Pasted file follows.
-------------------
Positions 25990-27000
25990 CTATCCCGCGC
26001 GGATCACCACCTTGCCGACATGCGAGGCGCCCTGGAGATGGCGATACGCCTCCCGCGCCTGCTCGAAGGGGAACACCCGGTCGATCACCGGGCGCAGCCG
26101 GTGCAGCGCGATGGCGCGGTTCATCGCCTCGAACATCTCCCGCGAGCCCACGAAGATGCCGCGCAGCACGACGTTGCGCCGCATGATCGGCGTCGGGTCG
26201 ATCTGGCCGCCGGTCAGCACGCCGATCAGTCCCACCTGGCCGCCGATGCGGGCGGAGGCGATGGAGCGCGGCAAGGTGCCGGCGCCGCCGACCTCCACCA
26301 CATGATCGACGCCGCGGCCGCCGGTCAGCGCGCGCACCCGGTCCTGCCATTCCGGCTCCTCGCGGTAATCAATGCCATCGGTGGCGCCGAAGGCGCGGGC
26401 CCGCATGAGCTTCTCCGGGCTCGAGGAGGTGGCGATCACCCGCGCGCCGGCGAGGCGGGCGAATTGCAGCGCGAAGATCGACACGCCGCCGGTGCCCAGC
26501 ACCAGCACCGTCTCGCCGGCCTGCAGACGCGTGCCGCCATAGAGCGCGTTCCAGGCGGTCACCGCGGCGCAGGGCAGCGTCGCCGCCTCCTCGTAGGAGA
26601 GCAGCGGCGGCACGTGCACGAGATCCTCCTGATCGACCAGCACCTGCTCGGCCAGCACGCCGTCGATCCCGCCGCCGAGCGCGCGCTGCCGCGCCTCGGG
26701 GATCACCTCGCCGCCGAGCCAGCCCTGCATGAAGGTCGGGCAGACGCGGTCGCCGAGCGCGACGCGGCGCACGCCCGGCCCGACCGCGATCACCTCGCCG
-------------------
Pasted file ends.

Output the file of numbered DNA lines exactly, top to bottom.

Positions 25990-27000
25990 CTATCCCGCGC
26001 GGATCACCACCTTGCCGACATGCGAGGCGCCCTGGAGATGGCGATACGCCTCCCGCGCCTGCTCGAAGGGGAACACCCGGTCGATCACCGGGCGCAGCCG
26101 GTGCAGCGCGATGGCGCGGTTCATCGCCTCGAACATCTCCCGCGAGCCCACGAAGATGCCGCGCAGCACGACGTTGCGCCGCATGATCGGCGTCGGGTCG
26201 ATCTGGCCGCCGGTCAGCACGCCGATCAGTCCCACCTGGCCGCCGATGCGGGCGGAGGCGATGGAGCGCGGCAAGGTGCCGGCGCCGCCGACCTCCACCA
26301 CATGATCGACGCCGCGGCCGCCGGTCAGCGCGCGCACCCGGTCCTGCCATTCCGGCTCCTCGCGGTAATCAATGCCATCGGTGGCGCCGAAGGCGCGGGC
26401 CCGCATGAGCTTCTCCGGGCTCGAGGAGGTGGCGATCACCCGCGCGCCGGCGAGGCGGGCGAATTGCAGCGCGAAGATCGACACGCCGCCGGTGCCCAGC
26501 ACCAGCACCGTCTCGCCGGCCTGCAGACGCGTGCCGCCATAGAGCGCGTTCCAGGCGGTCACCGCGGCGCAGGGCAGCGTCGCCGCCTCCTCGTAGGAGA
26601 GCAGCGGCGGCACGTGCACGAGATCCTCCTGATCGACCAGCACCTGCTCGGCCAGCACGCCGTCGATCCCGCCGCCGAGCGCGCGCTGCCGCGCCTCGGG
26701 GATCACCTCGCCGCCGAGCCAGCCCTGCATGAAGGTCGGGCAGACGCGGTCGCCGAGCGCGACGCGGCGCACGCCCGGCCCGACCGCGATCACCTCGCCG